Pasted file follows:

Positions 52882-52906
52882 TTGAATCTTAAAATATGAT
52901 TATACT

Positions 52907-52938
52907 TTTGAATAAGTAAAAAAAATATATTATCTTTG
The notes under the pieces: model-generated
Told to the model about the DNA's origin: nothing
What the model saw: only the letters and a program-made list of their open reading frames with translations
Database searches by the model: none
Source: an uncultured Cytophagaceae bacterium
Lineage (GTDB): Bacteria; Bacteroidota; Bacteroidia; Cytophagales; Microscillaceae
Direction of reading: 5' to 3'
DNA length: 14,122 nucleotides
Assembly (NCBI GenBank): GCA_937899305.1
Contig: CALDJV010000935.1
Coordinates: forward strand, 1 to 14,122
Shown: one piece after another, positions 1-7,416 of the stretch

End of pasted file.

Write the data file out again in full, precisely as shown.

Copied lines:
Positions 52882-52906
52882 TTGAATCTTAAAATATGAT
52901 TATACT

Positions 52907-52938
52907 TTTGAATAAGTAAAAAAAATATATTATCTTTG
The notes under the pieces: model-generated
Told to the model about the DNA's origin: nothing
What the model saw: only the letters and a program-made list of their open reading frames with translations
Database searches by the model: none
Source: an uncultured Cytophagaceae bacterium
Lineage (GTDB): Bacteria; Bacteroidota; Bacteroidia; Cytophagales; Microscillaceae
Direction of reading: 5' to 3'
DNA length: 14,122 nucleotides
Assembly (NCBI GenBank): GCA_937899305.1
Contig: CALDJV010000935.1
Coordinates: forward strand, 1 to 14,122
Shown: one piece after another, positions 1-7,416 of the stretch